America's base pay rate has remained at $7.25 an hour since July 24, 2009 3,614 days ago on Sunday. That will be the biggest time lapse since July 2007, when the wage hadn't risen since September 1997.
The decade since the minimum wage last went up also covers what in July will become America's longest economic expansion on record. But workers' pay hasn't been recovering that whole time.
In fact, after adjusting for inflation, median weekly earnings (which also account for hours worked) have risen only 2.9% since the second quarter of 2009 after dipping in the early years of the recovery. At $7.25 an hour, a full-time minimum wage worker makes only $15,080 per year and that's assuming they worked 40 hours a week, all 52 weeks of the year, with no unpaid time off.
Researchers at the Massachusetts Institute of Technology have calculated that the average living wage in the United States which is the pay rate that would supply basic needs for a family of four with two working parents is $16.14 per hour, or $67,146 total.
Of course, that varies significantly across regions, which is why many local jurisdictions have taken the issue into their own hands. Voters have approved dozens of minimum wage hikes since 2009; a total of 29 states now have floors ranging from $0.25 to $6.75 above the federal level. For that reason, economist Ernie Tedeschi estimated the "effective" minimum wage is now almost $12.
The federal minimum wage dates back to 1938, when President Franklin Roosevelt signed the Fair Labor Standards Act as part of his New Deal policies to boost the economy. At the time it was just 25 cents, which would be about $4.45 in today's dollars. Congress has raised the wage 22 times since then.
Fast food workers, backed by unions, launched a campaign in 2013 to raise the minimum wage to $15 an hour. The movement, which at first seemed like a long shot, has since gone mainstream. It's in the Democratic party's official platform, and many cities, including New York, San Francisco and Seattle, have made it a reality.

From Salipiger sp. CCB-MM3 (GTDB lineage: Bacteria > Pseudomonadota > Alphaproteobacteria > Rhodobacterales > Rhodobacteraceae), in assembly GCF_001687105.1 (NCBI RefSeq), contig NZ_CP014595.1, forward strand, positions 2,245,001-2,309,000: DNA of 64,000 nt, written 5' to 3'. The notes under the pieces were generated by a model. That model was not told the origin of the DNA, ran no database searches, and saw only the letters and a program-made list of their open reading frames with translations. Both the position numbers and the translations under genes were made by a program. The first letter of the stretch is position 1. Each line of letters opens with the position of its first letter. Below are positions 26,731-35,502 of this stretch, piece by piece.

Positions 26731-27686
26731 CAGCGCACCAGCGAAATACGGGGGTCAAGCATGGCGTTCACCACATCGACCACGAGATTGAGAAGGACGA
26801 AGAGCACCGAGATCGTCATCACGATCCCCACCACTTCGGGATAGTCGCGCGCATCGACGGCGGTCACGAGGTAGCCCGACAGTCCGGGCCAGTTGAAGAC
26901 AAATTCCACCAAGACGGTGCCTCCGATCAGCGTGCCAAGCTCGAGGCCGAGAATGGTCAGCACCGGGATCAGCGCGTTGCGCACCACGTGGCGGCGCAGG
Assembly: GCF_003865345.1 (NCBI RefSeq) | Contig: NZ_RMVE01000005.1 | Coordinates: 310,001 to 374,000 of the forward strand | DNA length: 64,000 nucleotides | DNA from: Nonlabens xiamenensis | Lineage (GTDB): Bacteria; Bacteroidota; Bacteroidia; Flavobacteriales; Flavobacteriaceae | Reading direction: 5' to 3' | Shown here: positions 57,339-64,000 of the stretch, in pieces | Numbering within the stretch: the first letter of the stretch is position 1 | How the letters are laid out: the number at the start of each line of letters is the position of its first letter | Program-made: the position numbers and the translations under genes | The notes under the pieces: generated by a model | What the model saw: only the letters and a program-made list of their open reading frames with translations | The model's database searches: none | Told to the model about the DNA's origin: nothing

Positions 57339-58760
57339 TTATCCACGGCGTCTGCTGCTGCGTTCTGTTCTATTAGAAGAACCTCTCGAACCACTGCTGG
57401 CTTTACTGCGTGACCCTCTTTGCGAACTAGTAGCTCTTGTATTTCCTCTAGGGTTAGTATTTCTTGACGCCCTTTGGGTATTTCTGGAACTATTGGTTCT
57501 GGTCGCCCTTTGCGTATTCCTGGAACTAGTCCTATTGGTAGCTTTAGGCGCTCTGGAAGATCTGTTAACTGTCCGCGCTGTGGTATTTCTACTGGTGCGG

All the activism comes amid a growing body of economic research showing that raising the minimum wage hasn't meaningfully lowered employment at least in the tightening labor market of the past several years.
Even large businesses like Walmart and McDonald's, many of which have been forced to raise their own front-line worker salaries in order to attract staff, have stopped fighting minimum wage hikes. The National Federation of Independent Business remains opposed, but they're not the only voice of small companies: More than 700 businesses have signed a pledge in favor of gradually rising the minimum wage to $15 by 2024.
That's what a bill in Congress called the Raise the Wage Act would do, along with indexing the floor to inflation going forward so no further legislation would be needed in the future.
Despite Nancy Pelosi's 2017 pledge that if Democrats took control of the House "in the first 100 hours we will pass a $15 minimum wage," the bill awaits a full vote in the House, and it hasn't yet been voted on by the relevant Senate committee.